Carpets and canopies designated portable courtly spaces among nomadic groups, such as the Mongols and Turks of Central Asia. The Mughals of India, who were of Mongol and Turkic descent, continued to use carpets and canopies to mark royal presence. Even when the Mughals settled in permanent stone structures, a special carpet signaled the window (jharokha in the Mughal court language of Persian) where the populace could see and petition the emperor from below. Other regional rulers all over India soon adopted the use of the jharokha carpet to locate other members of a royal household.
Mughal carpets were not meant to be walked on; instead, they functioned more like furniture, as seats of honor. They also created an intimate space where courtly pleasures were enjoyed.
Using silk or pashmina—fine wool yarn made from the coats of Himalayan goats—intricate floral patterns on Mughal carpets evoke the luxury of a garden of paradise. Many of the patterns originated in paintings or manuscript illuminations. In the Mughal court of India, painters worked alongside carpet weavers and textile artists, who used dyed yarns as painters used pigments.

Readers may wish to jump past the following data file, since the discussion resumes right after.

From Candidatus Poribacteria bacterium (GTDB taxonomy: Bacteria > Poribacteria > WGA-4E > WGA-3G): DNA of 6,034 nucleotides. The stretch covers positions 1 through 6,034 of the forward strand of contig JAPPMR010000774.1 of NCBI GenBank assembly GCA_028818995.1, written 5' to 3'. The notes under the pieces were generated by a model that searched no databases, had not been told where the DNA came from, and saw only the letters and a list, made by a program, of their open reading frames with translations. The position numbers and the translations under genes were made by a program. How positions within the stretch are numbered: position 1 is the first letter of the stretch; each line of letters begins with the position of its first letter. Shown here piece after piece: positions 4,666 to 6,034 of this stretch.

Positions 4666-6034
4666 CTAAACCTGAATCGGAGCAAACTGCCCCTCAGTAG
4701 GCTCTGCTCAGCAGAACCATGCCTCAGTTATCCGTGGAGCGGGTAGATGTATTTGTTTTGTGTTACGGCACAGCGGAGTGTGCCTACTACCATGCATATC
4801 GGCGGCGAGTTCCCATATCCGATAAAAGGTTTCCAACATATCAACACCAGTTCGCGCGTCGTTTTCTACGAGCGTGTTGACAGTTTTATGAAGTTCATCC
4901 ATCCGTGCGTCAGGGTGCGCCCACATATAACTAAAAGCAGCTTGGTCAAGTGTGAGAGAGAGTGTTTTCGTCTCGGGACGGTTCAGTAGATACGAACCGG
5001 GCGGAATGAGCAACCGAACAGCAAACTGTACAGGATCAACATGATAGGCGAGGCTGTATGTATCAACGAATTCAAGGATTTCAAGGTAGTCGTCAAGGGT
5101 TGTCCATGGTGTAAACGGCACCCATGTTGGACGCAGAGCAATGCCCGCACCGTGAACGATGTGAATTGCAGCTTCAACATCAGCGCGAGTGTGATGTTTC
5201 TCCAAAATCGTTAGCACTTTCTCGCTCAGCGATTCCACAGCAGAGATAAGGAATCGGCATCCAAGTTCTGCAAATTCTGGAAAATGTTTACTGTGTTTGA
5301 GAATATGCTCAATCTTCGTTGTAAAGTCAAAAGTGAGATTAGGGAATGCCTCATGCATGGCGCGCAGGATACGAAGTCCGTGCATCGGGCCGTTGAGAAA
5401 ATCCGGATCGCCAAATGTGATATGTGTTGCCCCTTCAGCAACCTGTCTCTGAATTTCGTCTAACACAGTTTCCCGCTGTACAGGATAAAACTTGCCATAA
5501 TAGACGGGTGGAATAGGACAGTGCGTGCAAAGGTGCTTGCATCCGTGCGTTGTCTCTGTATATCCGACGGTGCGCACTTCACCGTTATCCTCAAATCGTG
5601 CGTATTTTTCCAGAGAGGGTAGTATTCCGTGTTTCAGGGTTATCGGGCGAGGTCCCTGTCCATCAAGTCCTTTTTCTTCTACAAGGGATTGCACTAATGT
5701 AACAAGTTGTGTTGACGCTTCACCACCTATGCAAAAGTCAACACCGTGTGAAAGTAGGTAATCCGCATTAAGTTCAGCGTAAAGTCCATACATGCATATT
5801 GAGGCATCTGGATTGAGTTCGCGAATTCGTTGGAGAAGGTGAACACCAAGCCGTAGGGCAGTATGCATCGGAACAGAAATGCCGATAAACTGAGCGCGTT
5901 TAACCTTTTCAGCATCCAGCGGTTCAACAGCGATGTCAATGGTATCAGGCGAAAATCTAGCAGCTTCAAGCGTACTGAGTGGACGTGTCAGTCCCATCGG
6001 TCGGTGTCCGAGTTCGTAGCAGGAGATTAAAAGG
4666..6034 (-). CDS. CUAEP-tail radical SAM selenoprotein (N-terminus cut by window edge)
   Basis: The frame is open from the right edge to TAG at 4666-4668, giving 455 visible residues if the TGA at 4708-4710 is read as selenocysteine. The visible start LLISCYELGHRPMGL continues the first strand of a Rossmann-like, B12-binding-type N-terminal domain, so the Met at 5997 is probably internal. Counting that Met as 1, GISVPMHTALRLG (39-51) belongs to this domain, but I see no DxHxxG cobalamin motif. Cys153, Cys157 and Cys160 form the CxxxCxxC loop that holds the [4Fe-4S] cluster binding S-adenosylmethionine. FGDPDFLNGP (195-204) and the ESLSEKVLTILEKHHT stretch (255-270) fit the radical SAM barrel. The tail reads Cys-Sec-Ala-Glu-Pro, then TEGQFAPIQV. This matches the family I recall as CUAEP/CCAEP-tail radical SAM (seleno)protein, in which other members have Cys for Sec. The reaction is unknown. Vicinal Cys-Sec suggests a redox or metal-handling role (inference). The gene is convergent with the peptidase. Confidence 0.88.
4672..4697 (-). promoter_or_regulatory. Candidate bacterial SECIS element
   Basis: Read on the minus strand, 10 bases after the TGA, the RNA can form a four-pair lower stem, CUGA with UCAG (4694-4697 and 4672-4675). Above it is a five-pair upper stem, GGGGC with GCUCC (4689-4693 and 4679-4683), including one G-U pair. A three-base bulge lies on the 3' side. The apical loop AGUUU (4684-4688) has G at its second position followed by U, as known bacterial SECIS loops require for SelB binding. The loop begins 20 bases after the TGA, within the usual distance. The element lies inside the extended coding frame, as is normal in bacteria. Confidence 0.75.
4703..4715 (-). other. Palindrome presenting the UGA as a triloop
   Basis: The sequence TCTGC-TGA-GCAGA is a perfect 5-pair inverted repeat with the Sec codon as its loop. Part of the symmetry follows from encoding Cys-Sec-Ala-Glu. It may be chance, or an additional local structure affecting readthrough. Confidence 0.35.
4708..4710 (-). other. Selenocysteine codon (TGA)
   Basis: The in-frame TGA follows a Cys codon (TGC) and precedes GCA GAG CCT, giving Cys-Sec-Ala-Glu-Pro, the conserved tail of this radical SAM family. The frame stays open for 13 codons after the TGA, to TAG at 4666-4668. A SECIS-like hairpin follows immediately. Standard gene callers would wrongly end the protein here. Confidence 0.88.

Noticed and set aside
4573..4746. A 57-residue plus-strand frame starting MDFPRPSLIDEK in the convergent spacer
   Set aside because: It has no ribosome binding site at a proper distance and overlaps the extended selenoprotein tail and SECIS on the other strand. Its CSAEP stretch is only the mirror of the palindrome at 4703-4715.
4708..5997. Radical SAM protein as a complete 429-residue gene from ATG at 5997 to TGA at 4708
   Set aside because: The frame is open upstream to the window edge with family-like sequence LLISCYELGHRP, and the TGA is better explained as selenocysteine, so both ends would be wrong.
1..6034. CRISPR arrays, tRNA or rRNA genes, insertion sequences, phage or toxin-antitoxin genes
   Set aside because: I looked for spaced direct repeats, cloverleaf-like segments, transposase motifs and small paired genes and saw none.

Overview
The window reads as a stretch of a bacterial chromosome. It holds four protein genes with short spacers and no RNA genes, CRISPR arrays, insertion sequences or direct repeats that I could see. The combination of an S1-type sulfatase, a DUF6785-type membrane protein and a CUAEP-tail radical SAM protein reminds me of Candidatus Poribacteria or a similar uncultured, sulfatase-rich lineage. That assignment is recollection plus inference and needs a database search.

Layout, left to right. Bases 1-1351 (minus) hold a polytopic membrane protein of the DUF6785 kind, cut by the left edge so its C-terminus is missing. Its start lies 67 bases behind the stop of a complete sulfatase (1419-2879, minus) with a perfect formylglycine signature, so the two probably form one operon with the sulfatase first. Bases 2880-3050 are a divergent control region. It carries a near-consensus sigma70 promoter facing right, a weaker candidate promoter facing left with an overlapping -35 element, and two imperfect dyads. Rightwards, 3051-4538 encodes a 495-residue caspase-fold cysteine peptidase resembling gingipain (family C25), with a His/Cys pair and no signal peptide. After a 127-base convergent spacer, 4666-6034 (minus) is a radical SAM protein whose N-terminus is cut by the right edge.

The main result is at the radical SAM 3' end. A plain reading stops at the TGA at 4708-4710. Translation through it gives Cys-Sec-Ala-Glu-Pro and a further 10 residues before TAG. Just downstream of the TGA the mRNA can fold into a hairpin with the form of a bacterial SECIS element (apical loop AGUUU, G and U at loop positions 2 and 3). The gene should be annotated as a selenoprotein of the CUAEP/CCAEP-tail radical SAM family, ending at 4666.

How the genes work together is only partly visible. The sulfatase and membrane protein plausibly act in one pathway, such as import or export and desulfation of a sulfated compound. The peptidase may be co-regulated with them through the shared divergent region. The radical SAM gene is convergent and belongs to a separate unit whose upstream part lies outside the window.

The swirling floral vines with a central lobed medallion testify to an ongoing appreciation of Persian design. After the 1620s, Mughal artists in India began making carpets and textiles featuring individual flowering plants regularly spaced over a plain ground. Both the Persian and Mughal floral aesthetic continue to be influential in textile designs internationally.